On May 10, some young protesters organized a permanent opposition camp in the Chistye Prudy Boulevard close to the Novaya Gazeta headquarters in downtown Moscow. Authorities did not send in the OMON to evict them until the early morning of May 16. In a demonstration of mass popular support for the protest camp on Chistye Prudy, a group of prominent Russian writers, journalists, poets, pop musicians and TV personalities organized on May 13 a demonstration that gathered up to 20,000 individuals that marched from Pushkin Square in downtown Moscow down the boulevard ring to Chistye Prudy. The police did not intervene, while the authorities seemed increasingly unsure as to what to do next. This week after a handful of Chistye Prudy residents complained about the permanent protest camp, a local judge ruled an eviction that was forcibly implemented by riot police outside dew procedure, without prior warning and without any possibility to appeal. Moscow city authorities announced no other opposition encampments will be allowed (Interfax, May 16).
The protest camp anyway moved to another downtown square adjacent to the US embassy. The OMON again went into action, arresting activists, taking away food and allegedly stealing a box with 250,000 rubles ($8,200) of public donations to sustain the camp. But again the police action was not decisive – the camp on Barrikadnaya was not fully dispersed, while the local municipal council of the Presnya district of Moscow, controlled by opposition parties after last December elections, announced it will designate a place on its territory and allow a permanent opposition “Summer Freedom Festival” from May 17 till September 15. Again the authorities seemed at a loss as what to do next (Interfax, May 17).
The ruling United Russia party rose to the challenge by passing a resolution “demanding the capture and punishment of the perpetrators of the May 6 riot” (Kommersant, May 14). A grand political show trial is possible. But in Russia, the notoriously corrupt and brutal police force is universally hated by all fractions of society, so United Russia will surely not gain any political points. Additionally, special legislation is being run through the parliament, designed to become a law by June 12, aimed at effectively banning any public opposition activity by increasing 1000 fold fines for disturbing order during rallies and marches – envisaging up to 1.5 millions rubles ($50,000) for organizers and 900,000 rubles ($30,000) for participants. Anyone ever convicted of a misdemeanor will be permanently denied the right to organize public events. The Duma is planning to approve this draconian legislation on May 18. All opposition fractions plan a walkout and public figures predict the protest movement will not be deterred (Interfax, May 17).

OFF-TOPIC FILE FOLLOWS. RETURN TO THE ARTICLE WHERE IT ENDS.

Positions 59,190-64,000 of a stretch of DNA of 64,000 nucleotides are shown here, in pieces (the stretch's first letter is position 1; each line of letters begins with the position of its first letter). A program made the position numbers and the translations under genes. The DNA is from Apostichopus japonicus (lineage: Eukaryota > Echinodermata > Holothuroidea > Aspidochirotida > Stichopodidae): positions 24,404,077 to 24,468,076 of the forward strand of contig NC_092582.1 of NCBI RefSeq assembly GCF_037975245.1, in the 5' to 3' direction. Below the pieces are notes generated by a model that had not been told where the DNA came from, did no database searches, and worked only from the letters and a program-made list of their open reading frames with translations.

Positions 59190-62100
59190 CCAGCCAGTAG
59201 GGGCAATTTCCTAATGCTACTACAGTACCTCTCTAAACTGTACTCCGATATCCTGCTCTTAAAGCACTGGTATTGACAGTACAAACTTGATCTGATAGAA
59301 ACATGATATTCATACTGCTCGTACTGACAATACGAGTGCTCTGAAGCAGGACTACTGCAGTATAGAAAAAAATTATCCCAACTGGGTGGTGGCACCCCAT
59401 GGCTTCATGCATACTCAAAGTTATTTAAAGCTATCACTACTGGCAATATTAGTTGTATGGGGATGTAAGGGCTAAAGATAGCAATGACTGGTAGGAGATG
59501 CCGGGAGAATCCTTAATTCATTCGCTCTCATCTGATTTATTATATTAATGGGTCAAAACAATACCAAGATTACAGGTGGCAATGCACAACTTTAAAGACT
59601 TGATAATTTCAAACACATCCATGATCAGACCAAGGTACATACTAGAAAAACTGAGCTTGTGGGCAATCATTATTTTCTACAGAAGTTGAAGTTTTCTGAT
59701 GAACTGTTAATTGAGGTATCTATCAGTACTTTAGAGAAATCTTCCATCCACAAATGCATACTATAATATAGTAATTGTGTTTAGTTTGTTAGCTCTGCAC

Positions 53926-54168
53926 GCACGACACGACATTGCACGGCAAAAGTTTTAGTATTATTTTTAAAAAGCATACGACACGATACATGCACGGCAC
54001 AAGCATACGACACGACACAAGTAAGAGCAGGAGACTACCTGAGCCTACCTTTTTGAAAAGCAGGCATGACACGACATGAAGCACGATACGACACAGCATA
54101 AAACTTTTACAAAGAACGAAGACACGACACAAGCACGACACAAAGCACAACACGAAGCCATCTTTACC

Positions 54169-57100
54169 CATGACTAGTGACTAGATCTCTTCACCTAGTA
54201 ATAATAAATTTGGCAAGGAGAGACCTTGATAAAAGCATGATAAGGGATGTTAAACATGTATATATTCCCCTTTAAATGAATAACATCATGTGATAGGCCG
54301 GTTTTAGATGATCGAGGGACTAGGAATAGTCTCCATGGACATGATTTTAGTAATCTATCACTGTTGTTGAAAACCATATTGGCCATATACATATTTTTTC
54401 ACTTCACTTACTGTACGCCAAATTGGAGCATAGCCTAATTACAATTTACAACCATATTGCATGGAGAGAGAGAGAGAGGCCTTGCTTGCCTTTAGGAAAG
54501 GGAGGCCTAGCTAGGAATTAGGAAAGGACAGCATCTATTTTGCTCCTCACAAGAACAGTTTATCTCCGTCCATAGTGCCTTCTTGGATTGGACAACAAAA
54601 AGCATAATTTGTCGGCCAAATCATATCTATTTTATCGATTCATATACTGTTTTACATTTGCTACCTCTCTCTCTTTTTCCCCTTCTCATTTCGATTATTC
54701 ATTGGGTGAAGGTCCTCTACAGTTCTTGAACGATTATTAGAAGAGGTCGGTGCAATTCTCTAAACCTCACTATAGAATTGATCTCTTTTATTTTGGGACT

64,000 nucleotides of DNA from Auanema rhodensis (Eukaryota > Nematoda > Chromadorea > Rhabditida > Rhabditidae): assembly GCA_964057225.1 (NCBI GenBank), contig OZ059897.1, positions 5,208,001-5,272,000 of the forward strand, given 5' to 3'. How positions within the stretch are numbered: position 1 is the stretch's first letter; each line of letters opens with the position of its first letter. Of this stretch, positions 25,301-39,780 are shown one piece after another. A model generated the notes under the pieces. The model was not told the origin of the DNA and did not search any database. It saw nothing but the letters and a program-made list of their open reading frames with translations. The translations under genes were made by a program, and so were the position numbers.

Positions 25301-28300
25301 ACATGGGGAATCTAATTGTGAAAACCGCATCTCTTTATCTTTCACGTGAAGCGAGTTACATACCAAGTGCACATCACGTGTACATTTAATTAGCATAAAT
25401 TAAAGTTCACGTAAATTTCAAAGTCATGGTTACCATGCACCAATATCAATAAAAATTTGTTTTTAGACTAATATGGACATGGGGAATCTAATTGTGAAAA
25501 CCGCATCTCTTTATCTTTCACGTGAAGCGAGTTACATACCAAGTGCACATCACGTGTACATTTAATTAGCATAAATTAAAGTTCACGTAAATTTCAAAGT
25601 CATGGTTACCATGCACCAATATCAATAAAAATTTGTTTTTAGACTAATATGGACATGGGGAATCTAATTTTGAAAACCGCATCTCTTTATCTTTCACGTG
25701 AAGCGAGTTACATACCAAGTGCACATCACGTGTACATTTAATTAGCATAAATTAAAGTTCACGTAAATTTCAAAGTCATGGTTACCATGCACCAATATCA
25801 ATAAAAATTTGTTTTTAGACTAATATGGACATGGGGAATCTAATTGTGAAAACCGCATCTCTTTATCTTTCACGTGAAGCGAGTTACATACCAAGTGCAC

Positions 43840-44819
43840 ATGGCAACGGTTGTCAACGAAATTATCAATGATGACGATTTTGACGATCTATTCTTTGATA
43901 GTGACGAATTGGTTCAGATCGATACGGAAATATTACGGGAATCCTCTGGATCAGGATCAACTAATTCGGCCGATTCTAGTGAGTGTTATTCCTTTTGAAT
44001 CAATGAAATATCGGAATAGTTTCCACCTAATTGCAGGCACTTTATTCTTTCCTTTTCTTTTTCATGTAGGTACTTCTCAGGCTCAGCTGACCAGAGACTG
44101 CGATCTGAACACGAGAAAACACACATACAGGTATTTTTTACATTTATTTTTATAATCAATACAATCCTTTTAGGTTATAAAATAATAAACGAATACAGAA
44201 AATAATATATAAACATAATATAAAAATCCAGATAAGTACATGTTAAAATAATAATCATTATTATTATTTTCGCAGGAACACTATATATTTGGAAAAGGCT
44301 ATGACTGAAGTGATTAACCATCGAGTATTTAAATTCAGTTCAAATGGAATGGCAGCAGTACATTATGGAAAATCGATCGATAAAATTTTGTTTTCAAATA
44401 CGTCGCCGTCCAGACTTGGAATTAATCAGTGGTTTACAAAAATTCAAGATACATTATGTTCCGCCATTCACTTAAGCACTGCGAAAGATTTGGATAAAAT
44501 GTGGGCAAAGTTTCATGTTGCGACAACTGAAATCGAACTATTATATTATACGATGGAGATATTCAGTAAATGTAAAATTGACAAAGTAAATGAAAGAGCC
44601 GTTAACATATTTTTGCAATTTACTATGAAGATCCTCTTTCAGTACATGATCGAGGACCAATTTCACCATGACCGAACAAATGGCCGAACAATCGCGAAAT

Putin’s regime is beginning to visibly crack: If it cannot control the streets of Moscow, its authority will begin to universally crumble and, as unrest spreads, the ranks of the OMON regime defenders will begin to wear thin. Gennady Zuganov, the leader of the biggest Duma opposition Communists fraction, predicted that as the euro crisis batters the world economy, in the fall massive discontent will engulf Russia, the police will lose control and the regime will fall (Interfax, May 16). It is clear a revolution is indeed brewing in Russia and Putin may in the future skip many other foreign engagements.